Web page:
- Weekly market update
- 5 minute read
A good week for
- European equities rallied in sterling terms, leading equities higher
- Oil enjoyed a c. 3% bounce in US dollar terms
A bad week for
- The US dollar weakened c. -0.6% on a trade weighted basis
- Sterling weakened against the euro and the yen, falling c. -0.4%
For a third week running, financial sector stocks faced significant volatility. In the same week that Swiss bank Credit Suisse was taken over by its rival UBS, other European bank stocks suffered notable share price declines, with Deutsche Bank shares falling by as much as 13% last Friday before recovering a little. This reflects greater concern as to the health of the European banking sector, in the wake of rapid monetary tightening. In 8 months, the European Central Bank has increased the main refinancing rate from 0% to 3.5%, with more tightening expected. Deutsche Bank’s share price has likely suffered given the bank’s recent history of controversy. However, unlike Credit Suisse, Deutsche Bank reported a profit in the final quarter of 2022, and has a healthy liquidity coverage ratio, suggesting it could absorb sudden cash outflows. On Friday, German Chancellor Olaf Scholz defended Deutsche Bank, saying it had "thoroughly reorganised and modernised its business model" and was "very profitable".
Back in the US, the failure of Silicon Valley Bank (SVB) raised questions around the cap on deposit insurance. Currently, the Federal Deposit Insurance Corporation protects deposits up to a value of $250,000 per depositor. In the case of SVB, many of its clients’ deposits were larger than the cap, meaning they were largely unprotected. This was likely a factor in the rapid rise in deposit withdrawals. Some US lawmakers have supported the case for raising the cap, which could help smaller regional banks compete with larger banks, which are likely to have greater capital buffers. However, Treasury Secretary Janet Yellen last week confirmed that across-the-board deposit insurance was not under consideration. This statement caused regional bank shares to fall. Broader deposit insurance risks increasing moral hazard, so recent stress on the bank sector is expected to lead to tighter credit conditions, as well as tighter bank regulation.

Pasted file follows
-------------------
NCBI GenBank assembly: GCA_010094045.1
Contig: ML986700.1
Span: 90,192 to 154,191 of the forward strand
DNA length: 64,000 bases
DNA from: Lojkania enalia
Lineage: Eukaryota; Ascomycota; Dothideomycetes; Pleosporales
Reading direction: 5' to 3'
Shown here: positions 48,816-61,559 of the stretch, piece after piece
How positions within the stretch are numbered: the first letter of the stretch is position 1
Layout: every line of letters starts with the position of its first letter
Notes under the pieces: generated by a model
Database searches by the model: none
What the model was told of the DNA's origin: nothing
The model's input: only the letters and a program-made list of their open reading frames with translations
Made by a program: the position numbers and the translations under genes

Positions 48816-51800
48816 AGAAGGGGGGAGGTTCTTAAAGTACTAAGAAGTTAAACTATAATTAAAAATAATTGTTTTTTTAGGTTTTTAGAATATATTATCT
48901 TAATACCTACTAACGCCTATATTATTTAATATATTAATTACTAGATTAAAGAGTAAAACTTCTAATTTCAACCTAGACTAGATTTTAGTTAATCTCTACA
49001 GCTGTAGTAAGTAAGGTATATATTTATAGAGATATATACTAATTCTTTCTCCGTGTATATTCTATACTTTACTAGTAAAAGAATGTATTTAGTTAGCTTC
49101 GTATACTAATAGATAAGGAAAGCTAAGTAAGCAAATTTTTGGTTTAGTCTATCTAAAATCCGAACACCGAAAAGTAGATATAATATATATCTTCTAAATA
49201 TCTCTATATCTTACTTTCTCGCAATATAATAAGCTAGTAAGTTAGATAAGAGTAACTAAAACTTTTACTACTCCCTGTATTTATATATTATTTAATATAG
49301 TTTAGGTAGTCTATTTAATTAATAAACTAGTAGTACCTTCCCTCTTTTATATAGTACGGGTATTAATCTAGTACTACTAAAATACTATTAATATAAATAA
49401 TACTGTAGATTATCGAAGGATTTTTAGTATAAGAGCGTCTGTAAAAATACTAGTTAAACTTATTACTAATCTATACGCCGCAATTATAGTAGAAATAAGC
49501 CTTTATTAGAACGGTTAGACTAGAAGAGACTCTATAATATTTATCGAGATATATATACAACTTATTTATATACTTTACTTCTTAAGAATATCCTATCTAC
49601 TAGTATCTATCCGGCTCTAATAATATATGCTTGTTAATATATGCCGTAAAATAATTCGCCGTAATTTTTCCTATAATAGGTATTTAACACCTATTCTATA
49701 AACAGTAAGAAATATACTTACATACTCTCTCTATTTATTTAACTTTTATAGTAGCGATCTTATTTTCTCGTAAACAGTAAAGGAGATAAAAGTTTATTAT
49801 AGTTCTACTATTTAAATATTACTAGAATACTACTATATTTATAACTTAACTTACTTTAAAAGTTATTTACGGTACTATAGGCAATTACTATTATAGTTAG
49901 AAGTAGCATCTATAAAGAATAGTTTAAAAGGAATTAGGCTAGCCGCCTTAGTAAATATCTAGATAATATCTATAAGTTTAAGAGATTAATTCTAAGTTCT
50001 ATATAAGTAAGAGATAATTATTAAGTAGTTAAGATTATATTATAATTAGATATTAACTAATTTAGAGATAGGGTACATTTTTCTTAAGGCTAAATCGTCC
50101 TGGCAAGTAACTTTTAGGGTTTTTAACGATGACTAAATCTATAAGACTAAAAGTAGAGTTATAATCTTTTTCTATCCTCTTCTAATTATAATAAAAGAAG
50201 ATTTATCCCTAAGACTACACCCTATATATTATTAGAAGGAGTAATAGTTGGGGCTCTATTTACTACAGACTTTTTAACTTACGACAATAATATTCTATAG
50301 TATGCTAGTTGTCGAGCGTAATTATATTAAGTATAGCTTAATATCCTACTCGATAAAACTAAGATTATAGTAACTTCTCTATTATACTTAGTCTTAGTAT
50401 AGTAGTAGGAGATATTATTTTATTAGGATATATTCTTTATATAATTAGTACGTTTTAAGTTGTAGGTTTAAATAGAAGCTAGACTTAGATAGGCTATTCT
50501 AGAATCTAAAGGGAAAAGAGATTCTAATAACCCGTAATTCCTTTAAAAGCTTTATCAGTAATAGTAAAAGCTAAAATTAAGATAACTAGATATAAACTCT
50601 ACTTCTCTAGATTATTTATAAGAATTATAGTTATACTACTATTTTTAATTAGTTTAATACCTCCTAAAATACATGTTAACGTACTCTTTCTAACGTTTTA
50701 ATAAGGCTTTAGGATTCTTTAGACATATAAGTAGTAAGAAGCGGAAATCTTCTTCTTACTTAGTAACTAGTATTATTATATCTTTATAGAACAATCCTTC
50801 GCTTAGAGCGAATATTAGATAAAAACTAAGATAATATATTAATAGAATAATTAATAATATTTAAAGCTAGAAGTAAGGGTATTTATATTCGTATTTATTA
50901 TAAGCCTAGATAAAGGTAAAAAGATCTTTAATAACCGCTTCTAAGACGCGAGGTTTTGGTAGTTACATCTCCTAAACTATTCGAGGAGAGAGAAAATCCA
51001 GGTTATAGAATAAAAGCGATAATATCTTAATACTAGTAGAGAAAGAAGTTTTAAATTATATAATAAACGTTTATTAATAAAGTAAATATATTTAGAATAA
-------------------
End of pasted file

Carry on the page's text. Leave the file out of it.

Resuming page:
US monetary policy
Despite stress in the banking system, the US Federal Reserve (Fed) pressed ahead with a further rate hike, raising rates by 0.25%. Despite the statement referring to "some additional policy firming" as being appropriate, economists have largely pared back their forecasts, now expecting only one further rate hike in this cycle. This would see rates peaking at 5.25%, with futures prices indicating cuts are expected from the summer onward. In his press conference, Fed Chair Jerome Powell confirmed that events in the banking system “are likely to result in tighter credit conditions for households and businesses” which could weigh on the economy, though “it is too soon to determine the extent of these effects and therefore too soon to tell how monetary policy should respond.”
UK monetary policy
The Bank of England (BoE) also raised interest rates by 0.25%, with two committee members voting to leave rates unchanged. As in the US, rate expectations have been paired back in the wake of bank volatility, despite stronger economic data. Indeed, the meeting minutes suggested that BoE economic forecasts have been upgraded, with the extension of the Energy Price Guarantee announced in the budget expected to prevent real disposable income from contracting this quarter. The minutes also emphasised the health of the UK banking sector, judging that the “UK banking system maintained robust capital and strong liquidity positions, and was well placed to continue supporting the economy in a wide range of economic scenarios, including in a period of higher interest rates.”
One beneficiary of recent market turmoil has been gold. Year to date, the gold price has risen c. 9% in US dollar terms, and has tested a new all-time high of $2,000 per ounce. Gold is often regarded as a safe-haven asset, which makes it attractive in times of economic uncertainty. The expectation that monetary tightening will likely end soon has likely also helped. Rising interest rates mean that bonds offer higher yields, making gold (with a yield of 0%) less attractive. A weakening of the US dollar would also help, given that gold is priced in US dollars.
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